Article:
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© RSPB
Black-browed albatross by Ruedi Abbuehl
For golfers, an albatross is achieving an impressive three under par, but for wildlife lovers it is one of the rarest sights in birdwatching.

Little wonder that birdwatchers were celebrating when an incredibly rare black-browed albatross touched down for a few moments on Sunday afternoon at the Suffolk nature sanctuary where the BBC records the popular wildlife show.

The Royal Society for the Protection of Birds' Minsmere reserve is known as one of the best places in Britain to see rare creatures but the albatross's brief visit has left conservationists nonplussed.

By rights, black-browed albatrosses are birds of the South Atlantic and there are only a handful of records of them wandering north of the Equator into British waters.

According to reports from the BirdGuides information service, the albatross was spotted sitting on a pool close to the reserve's South Hide before flying off with its powerful, eight-foot wing span towards the North Sea.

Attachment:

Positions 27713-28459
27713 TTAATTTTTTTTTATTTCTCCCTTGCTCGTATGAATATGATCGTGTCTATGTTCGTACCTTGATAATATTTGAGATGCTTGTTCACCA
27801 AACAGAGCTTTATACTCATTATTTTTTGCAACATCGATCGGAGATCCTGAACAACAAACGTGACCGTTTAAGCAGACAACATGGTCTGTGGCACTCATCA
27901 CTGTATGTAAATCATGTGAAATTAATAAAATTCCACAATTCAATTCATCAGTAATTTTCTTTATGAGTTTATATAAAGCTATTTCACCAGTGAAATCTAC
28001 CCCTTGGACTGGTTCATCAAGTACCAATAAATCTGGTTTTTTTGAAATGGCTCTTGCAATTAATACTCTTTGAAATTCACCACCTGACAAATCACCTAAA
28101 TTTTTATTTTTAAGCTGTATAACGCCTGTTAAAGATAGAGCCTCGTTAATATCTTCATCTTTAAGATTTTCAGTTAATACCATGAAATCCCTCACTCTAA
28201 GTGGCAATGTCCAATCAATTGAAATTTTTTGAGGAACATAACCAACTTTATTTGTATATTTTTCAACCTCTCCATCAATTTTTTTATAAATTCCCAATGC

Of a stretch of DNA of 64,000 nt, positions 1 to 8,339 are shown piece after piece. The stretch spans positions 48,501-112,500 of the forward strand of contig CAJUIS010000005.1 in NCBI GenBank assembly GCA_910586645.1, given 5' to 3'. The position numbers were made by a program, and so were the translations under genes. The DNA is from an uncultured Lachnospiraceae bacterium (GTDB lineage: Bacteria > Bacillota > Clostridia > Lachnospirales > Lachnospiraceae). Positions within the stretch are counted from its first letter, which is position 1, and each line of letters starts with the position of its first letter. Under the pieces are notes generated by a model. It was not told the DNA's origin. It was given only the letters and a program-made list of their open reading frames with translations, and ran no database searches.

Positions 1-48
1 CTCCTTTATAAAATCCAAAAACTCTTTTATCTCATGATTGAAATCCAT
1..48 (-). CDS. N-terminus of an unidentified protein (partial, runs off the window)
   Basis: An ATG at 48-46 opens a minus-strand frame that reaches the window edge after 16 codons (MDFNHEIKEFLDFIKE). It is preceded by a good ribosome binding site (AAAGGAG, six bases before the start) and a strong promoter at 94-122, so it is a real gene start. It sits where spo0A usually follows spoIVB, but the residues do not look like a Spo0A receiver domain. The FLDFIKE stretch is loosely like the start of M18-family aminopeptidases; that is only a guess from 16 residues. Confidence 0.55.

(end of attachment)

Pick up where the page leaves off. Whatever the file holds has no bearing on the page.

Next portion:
Minsmere has been the home of Springwatch for the last two years as it has one of the richest varieties of wildlife anywhere in Britain.

On a spring day, it is possible to see more than 100 species of bird, including rare avocets, marsh harriers and bitterns, but none as legendary as the albatross.

Ironically, the RSPB has been heavily involved in conservation work to save the albatrosses, particularly at its nesting grounds on the Falklands.

Prince Charles also became a champion for the bird when their numbers went into dramatic decline because they were ending up on the hooks of massive fishing ships patrolling the South Atlantic for squid and Patagonian tooth fish.

One of the Prince's famous "spider" letters to ministers was about the impact of catching toothfish in large numbers.

Distribution map for Black-browed Albatross

Distribution map for Black-browed Albatross (Thalassarche melanophris)